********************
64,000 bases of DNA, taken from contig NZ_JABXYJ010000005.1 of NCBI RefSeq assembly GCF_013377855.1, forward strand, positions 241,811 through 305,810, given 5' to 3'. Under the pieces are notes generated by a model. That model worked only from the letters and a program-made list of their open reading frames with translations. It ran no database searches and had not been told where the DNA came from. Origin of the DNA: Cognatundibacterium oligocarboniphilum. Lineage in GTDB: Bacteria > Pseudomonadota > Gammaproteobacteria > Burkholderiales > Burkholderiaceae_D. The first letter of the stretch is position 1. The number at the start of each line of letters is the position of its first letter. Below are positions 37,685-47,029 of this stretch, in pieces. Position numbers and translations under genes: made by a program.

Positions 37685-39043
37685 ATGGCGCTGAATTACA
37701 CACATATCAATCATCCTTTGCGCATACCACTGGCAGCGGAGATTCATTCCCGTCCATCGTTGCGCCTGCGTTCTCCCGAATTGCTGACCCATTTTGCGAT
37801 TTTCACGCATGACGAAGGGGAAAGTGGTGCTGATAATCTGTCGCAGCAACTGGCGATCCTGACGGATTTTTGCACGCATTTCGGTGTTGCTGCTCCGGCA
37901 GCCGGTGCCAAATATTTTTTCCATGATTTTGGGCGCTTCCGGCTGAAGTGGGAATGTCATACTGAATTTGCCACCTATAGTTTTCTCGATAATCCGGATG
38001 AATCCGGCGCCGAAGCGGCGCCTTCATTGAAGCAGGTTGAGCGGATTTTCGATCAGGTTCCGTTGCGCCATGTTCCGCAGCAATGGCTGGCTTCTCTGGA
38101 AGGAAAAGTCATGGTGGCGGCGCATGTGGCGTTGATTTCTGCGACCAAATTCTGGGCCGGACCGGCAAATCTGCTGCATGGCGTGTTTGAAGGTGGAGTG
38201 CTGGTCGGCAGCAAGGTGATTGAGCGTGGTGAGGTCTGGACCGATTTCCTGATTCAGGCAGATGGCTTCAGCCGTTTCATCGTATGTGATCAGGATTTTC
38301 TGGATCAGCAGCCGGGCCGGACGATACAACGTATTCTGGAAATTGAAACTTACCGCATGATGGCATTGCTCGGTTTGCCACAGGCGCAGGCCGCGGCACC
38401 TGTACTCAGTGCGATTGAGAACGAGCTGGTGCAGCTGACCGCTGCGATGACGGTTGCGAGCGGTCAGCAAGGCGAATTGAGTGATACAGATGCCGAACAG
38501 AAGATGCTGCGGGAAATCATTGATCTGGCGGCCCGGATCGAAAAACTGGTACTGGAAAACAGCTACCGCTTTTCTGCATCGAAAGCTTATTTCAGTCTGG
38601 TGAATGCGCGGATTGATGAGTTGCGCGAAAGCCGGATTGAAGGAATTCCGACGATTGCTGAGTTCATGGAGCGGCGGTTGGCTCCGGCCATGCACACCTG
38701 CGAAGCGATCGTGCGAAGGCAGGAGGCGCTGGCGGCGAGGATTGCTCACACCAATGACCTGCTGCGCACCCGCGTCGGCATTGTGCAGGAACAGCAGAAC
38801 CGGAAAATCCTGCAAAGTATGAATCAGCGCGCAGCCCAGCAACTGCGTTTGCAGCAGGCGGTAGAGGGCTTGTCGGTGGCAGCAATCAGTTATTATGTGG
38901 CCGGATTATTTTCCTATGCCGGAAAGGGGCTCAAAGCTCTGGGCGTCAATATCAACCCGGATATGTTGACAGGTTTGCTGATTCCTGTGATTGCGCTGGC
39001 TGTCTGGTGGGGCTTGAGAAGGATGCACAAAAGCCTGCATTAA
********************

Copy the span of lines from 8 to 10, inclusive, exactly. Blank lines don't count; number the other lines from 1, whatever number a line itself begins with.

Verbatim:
38101 AGGAAAAGTCATGGTGGCGGCGCATGTGGCGTTGATTTCTGCGACCAAATTCTGGGCCGGACCGGCAAATCTGCTGCATGGCGTGTTTGAAGGTGGAGTG
38201 CTGGTCGGCAGCAAGGTGATTGAGCGTGGTGAGGTCTGGACCGATTTCCTGATTCAGGCAGATGGCTTCAGCCGTTTCATCGTATGTGATCAGGATTTTC
38301 TGGATCAGCAGCCGGGCCGGACGATACAACGTATTCTGGAAATTGAAACTTACCGCATGATGGCATTGCTCGGTTTGCCACAGGCGCAGGCCGCGGCACC